Question (a) is “How did most of the students travel to school?” My answer was “by vehicle”, since car+cycle+bus = 55%. But the maths teacher told me the correct answer is “walk” since it’s the largest piece of pie. Apparently, maths teachers speak a different language from the rest of us.
Now, call me a pedant, but “3+4” is not the same as “5+2”. If someone asks for 3 shirts and 4 skirts and you bring them 5 shirts and 2 skirts, you’ve made a mistake. Whoever wrote this question was writing with a blinkered maths-testing point of view rather than with a human point of view, yet trying to use everyday words. If you’re expecting a maths answer you should use a maths word: “equals”.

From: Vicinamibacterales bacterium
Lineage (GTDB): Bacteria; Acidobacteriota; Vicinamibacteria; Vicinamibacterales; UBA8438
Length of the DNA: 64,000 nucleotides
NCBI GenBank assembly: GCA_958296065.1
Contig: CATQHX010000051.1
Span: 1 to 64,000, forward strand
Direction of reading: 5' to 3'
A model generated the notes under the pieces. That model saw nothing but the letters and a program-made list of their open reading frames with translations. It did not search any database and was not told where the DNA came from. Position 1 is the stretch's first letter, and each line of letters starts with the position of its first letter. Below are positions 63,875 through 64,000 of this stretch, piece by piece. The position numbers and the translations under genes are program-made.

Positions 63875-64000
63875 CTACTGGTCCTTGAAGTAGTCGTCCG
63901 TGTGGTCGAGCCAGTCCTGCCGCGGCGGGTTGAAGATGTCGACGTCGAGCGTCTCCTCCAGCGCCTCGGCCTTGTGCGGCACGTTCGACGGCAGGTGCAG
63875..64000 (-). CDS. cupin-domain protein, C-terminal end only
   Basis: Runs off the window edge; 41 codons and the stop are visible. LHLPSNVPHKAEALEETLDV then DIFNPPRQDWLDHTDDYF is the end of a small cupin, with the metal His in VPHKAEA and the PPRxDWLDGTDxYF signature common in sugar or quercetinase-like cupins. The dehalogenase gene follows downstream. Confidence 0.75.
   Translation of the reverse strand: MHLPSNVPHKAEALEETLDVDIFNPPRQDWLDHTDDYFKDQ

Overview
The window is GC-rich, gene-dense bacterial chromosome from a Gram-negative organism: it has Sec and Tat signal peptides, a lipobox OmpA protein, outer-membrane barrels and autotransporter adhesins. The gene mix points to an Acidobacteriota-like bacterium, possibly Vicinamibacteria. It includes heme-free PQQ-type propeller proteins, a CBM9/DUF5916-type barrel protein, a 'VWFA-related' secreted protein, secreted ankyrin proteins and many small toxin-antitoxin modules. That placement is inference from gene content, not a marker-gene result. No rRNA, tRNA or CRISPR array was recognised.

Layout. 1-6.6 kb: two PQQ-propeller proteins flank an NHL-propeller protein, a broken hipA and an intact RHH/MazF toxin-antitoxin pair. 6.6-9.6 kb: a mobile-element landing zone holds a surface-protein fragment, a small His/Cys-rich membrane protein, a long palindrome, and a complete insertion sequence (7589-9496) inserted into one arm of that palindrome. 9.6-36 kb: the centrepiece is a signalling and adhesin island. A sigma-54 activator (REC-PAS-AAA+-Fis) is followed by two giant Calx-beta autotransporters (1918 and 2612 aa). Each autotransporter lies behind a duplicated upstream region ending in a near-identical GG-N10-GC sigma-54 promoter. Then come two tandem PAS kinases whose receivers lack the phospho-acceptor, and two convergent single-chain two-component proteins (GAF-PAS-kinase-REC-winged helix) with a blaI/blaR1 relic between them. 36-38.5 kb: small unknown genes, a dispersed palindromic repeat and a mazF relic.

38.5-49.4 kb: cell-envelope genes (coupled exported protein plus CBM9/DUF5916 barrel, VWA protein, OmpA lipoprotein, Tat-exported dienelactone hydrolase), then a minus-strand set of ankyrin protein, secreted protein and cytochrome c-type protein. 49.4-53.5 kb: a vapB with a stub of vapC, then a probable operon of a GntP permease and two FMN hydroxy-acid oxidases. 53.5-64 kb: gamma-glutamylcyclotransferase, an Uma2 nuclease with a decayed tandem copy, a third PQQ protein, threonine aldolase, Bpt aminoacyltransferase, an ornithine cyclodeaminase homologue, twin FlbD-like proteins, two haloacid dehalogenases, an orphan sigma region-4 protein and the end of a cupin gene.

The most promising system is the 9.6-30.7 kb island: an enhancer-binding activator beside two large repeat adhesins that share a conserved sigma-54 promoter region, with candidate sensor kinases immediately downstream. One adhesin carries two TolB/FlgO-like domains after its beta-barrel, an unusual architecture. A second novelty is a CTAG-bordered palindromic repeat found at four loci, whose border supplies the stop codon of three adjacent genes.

A document called “Year 7 Languages Induction Course Information Booklet” has come into my possession – apparently from a secondary school in Sutton Coldfield. I like the idea that a school is educating its pupils about language; it’s just a shame about the misinformation…
When I was teaching at a school in Tipton, I found a copy of the textbook “Sprich Mal Deutsch!” and had a flick through. The school had bought a set of these textbooks in 1981; this was the second edition, the first edition having come out in 1967. The methodology is very old-fashioned, which was surprising enough (I remember having used Longmans Audio-Visual French at school back in the seventies, which was space-age stuff by comparison), but what was more shocking and/or funny was the blatant stereotyping.
The book’s author, William Rowlinson, was a senior lecturer in Education at the University of Sheffield. He got out of the textbook game and into the dictionary game, which isn’t surprising, given the Victorian style of this book.